The Good, the Blogged and the Ugly

Let’s talk a little bit about blogs for a moment. OK, a long moment…

I’ve written recently about some specific examples or blogs using questionable sourcing and misleading headlines. Soon after, observant reader Justin McElroy sent me a link to a Joystiq piece that manages to have both (they later followed up with this piece correcting the initial story).

This led Justin to ask what exactly was the point of blogs:

“I understand that bloggers don’t really see themselves as journalists per se, but what, exactly, is their role? Is it aggregation? Is it the reporting of fact? Opinion? I simply cannot find a standard to reasonably apply to blogs that they don’t consistently fail in some regard.”

After a bit of thinking and an extremely illustrative example, I think I can answer Justin’s question…

Making generalizations about blogs is like making generalizations about newspapers — anything you say would have to cover the Washington Post, the New York Post, the Podunk (Neb.) Times and the paper the Lyndon Larouche fanatics out on the corner hand out. In other words, generalizations are not very useful. But, in general, blogs have two major advantages and two major disadvantages over traditional media (and even traditional web site news sections). Here they are, in chronological order:

Advantage 1: They can post news much faster (and can post more stories more quickly than other outlets).

Disadvantage 1: They are often wrong because of advantage 1 (and the lack of fact-checking it often necessitates).

Advantage 2: They can update immediately when they are proven wrong (and often do, if they’re good).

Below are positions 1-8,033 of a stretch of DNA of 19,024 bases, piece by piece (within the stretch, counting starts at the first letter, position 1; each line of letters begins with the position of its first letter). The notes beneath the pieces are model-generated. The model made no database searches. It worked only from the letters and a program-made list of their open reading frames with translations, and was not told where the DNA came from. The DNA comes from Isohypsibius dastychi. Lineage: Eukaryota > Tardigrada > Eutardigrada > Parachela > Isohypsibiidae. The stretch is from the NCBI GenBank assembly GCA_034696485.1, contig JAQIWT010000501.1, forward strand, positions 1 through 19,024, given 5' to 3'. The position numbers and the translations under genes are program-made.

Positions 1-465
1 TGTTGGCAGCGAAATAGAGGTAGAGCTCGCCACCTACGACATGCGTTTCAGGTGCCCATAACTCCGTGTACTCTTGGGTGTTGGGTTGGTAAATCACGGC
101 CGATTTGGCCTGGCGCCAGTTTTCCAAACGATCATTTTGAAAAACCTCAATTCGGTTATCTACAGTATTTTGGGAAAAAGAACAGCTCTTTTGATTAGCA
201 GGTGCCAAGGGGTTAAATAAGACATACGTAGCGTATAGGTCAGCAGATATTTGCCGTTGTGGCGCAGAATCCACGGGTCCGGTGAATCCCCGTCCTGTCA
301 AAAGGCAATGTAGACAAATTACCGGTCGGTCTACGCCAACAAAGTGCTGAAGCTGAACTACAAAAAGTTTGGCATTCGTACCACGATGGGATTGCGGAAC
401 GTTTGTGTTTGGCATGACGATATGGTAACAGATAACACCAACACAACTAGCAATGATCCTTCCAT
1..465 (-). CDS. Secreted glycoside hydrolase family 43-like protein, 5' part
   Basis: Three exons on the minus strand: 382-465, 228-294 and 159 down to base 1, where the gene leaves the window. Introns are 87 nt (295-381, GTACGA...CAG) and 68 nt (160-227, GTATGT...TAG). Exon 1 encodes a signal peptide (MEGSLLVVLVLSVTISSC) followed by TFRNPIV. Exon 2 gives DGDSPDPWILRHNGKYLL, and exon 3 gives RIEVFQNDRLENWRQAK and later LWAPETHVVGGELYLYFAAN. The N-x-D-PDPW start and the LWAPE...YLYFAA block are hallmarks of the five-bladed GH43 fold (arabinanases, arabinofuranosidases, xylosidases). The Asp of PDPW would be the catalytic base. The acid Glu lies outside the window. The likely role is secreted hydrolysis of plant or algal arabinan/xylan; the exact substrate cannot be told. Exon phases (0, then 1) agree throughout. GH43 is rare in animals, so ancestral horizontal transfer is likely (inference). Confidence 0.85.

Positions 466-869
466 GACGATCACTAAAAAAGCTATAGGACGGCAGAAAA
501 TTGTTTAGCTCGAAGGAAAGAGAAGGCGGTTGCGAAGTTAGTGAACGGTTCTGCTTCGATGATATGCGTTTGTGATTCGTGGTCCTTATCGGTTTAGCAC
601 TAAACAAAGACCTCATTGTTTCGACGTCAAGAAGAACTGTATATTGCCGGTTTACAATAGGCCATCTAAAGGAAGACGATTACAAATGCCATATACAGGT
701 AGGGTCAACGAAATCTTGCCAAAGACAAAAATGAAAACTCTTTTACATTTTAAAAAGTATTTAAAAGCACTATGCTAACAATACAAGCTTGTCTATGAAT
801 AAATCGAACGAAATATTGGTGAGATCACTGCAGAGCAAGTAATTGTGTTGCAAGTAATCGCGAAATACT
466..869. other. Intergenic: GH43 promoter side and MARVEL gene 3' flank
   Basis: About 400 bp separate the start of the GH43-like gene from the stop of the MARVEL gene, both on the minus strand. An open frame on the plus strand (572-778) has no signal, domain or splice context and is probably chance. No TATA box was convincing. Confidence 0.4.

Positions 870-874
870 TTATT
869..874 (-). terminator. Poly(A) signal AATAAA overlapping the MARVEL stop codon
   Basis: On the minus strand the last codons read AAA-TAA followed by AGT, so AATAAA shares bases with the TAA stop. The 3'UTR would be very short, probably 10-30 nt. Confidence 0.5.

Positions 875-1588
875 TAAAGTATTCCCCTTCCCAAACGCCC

Disadvantage 2: Users don’t always see the correction (and don’t know whom to trust… yet).

If journalism is the first draft of history, blogs are the first draft of journalism. You can look into the sausage factory and see all the swirling rumors, competing theories, and developing bits of conventional wisdom that go into making a delicious story, in close to real time. This is one main reason why they’ve beome so popular so quickly — people love taking a peek behind the curtain to see the emperor, um, making sausage.

As I said above, there are advantages and disadvantages to this approach. Personally, I think the benefits outweigh the problems, as long as two things are true: the reader is aware of the problems and the blog is clear about the status of each post.

By “aware of the problems” I mean that the reader understands the inherent limitations and advantages of blogging before they go in. This is currently a problem, but one that will go away with time. Most newspaper readers generally know how to judge the information they read in the paper, based on their own experience and the general track record of the paper. Blogs, on the other hand are so new now that most people don’t know how to judge or use them. But just as people have learned over time to trust major dailies like the Washington Post more than tabloid rags like the New York Post, blogs are quickly developing reputations that are the best way for readers to protect themselves from questionable reporting.

By “the status of each post,” I mean that blogs should make it abundantly clear where any and all information they are getting is coming from, and how reliable they think it is. This is a huge problem currently, but one that is getting better on most of the bigger blogs. Explicitly mentioning the name of a person who wrote something (and linking their name to the original source, if possible) is good sourcing. Posting the word “link” at the end of a post without further explanation is not good sourcing. Using words like “rumored,” “reportedly” or the name of the source in headlines and first sentences (not buried!) is good sourcing. Implying something questionable is absolutely true by using strong declarative headlines or vague, leading questions is not good sourcing. The better the sourcing, the more useful your post is to the reader, and the more likely the reader will come to find your blog useful.

So let’s take these recommendations and look at a real life example of how news works in the gaming blogosphere. Recently, a post appeared on Matt Casamassina’s personal blog, that the long-time Nintendo correspondent will soon be covering other systems. Kotaku (who I have written for in the past) quickly picks up the story and mentions it in a short post (advantage 1).